One outcome of the COVID-19 pandemic is that national health authorities all over the world—much like average citizens, I expect—will stop taking such a casual attitude to influenza reporting and prevention. Indeed, perhaps we will do more to fight all forms of respiratory viral infections—including the lower respiratory infections (LRIs) that, despite much progress, cause an estimated 2.74 million deaths every year, almost all of them in the developed world.
From an overall epidemiological perspective, this gets us into somewhat awkward territory. LRIs are the fifth leading cause of death in the world, and the leading infectious cause of death in children younger than five, with the two main risk factors being undernutrition and air pollution. And—this is where we get to the awkward bit—thanks to the public response to COVID-19, our air has never been cleaner in recent memory. People are driving much less. Air traffic is down. Around the world, whole office buildings are being temporarily shuttered as people work from home, thereby lowering traffic and avoiding road fatalities. Add in the fact that social distancing will serve to not only suppress COVID-19, but all forms of contagious disease, and this might be the first large pandemic in human history that, in the long term, actually causes global deaths to fall instead of rise.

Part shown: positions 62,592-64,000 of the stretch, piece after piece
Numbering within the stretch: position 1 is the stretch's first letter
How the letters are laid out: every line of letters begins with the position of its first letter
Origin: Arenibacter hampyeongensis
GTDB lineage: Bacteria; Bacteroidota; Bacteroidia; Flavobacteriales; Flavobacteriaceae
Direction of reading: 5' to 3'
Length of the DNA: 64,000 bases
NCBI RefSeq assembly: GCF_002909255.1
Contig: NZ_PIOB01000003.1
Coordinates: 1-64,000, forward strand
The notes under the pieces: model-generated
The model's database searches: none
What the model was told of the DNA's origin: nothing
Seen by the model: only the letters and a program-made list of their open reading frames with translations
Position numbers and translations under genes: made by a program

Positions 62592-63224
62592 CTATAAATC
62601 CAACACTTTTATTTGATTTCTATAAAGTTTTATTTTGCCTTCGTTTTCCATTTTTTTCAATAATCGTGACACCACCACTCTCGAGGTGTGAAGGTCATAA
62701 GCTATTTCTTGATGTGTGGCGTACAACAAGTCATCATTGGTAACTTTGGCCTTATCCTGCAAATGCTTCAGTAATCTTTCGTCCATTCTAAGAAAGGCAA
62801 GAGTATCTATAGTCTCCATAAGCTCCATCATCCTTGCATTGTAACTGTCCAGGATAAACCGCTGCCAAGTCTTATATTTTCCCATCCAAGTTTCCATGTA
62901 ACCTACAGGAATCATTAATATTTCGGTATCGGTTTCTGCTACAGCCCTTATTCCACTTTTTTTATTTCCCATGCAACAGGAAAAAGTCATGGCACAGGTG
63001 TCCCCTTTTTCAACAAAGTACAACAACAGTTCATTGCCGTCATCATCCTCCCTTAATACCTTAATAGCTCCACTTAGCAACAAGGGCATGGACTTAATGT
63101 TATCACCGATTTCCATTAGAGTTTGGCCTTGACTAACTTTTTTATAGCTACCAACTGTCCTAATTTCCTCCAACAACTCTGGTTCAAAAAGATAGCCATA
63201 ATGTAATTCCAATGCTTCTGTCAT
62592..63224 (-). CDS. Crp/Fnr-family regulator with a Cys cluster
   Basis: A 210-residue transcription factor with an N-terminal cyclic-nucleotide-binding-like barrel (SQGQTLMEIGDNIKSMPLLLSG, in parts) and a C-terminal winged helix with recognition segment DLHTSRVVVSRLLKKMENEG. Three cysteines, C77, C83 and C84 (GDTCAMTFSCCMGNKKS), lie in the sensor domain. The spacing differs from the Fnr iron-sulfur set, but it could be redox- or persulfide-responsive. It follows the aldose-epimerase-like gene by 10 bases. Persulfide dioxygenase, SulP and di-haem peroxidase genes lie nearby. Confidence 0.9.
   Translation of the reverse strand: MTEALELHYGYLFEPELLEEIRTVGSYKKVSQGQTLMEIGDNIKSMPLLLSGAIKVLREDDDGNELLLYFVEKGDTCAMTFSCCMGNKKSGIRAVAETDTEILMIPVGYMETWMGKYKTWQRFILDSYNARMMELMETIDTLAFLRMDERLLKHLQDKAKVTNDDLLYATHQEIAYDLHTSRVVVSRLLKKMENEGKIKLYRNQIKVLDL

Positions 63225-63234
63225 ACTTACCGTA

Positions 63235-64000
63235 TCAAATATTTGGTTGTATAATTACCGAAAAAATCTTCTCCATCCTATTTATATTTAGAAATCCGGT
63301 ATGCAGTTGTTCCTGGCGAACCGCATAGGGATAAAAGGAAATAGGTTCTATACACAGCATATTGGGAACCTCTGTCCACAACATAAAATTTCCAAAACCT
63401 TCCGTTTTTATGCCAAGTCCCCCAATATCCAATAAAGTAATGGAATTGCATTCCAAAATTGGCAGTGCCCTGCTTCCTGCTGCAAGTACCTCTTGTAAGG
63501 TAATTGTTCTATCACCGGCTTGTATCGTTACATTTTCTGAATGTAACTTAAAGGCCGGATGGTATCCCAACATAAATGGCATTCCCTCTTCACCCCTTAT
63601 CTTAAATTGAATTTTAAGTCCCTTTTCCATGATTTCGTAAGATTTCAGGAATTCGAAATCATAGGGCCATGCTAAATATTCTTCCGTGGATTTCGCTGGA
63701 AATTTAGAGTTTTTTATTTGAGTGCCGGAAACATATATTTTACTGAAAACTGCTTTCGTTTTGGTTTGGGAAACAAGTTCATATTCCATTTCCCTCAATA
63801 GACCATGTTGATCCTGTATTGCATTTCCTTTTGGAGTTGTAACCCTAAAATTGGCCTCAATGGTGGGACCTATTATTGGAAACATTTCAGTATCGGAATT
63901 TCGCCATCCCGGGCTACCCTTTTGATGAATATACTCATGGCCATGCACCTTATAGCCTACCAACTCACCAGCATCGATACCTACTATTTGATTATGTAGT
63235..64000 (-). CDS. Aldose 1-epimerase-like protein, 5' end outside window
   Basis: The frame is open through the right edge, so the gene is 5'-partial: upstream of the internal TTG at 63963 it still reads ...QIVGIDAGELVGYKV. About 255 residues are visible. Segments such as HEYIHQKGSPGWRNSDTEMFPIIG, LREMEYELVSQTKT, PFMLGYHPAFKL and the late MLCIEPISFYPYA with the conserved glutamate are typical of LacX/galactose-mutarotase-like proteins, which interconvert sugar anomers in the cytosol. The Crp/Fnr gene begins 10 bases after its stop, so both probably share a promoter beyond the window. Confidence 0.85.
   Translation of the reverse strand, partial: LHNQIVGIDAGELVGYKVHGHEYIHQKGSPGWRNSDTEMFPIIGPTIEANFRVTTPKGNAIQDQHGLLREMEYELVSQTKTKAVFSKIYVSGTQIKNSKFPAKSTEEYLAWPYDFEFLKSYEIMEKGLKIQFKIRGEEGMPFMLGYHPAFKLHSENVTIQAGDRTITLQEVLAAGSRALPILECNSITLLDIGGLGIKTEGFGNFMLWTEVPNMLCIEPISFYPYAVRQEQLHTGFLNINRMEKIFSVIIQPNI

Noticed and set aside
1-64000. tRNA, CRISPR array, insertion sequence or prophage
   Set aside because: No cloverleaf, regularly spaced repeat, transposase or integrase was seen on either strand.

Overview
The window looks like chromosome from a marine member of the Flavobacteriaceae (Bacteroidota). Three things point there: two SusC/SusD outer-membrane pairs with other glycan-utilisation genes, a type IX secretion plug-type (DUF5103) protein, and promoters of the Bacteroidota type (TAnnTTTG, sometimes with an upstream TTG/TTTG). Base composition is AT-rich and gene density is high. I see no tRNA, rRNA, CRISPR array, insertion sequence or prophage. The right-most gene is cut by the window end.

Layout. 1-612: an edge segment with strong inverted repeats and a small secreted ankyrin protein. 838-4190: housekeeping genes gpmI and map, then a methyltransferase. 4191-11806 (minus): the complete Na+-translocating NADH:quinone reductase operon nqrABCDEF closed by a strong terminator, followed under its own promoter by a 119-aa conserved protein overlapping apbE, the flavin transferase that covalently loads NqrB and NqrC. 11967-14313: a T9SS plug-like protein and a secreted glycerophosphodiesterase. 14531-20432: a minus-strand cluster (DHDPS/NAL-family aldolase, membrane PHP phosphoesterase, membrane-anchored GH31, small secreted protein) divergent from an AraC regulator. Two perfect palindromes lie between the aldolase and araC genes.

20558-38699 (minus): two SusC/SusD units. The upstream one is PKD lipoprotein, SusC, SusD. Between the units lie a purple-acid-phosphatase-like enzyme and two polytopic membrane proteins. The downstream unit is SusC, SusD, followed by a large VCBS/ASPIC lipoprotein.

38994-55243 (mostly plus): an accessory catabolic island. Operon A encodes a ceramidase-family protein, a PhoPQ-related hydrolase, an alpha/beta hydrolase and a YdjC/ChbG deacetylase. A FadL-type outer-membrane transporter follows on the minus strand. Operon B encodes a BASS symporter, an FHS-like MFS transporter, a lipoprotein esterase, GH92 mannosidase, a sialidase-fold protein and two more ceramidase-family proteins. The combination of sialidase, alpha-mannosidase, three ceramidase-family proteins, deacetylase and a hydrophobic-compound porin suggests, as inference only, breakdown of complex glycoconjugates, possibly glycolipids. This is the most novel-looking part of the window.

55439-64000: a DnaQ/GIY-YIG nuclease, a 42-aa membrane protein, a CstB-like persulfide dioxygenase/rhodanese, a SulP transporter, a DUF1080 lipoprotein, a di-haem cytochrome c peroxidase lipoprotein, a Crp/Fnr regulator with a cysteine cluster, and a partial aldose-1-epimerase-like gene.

Or maybe not. As has been widely reported, COVID-19 also is causing an enormous economic disruption that will negatively affect human health in all sorts of ways. In the United States, for instance, new jobless claims for the week ending March 21st were a staggering 3.3 million, an order of magnitude above the usual level. In Canada, nearly five percent of all workers lost their jobs in a single week. Poverty, unemployment and homelessness are all associated with negative health outcomes, and are also associated with substance abuse, addictions, and mental-health conditions that carry their own medical risks.
Ultimately, the health toll from COVID-19 is unknowable. When this is over, we will be living in a different kind of world. Healthier, I hope. But also poorer.
Jonathan Kay is Canadian Editor of Quillette. He tweets at @jonkay. If you believe this article contains information about COVID-19 that requires correction, or if you would like to suggest content for future updates, please email firstname.lastname@example.org.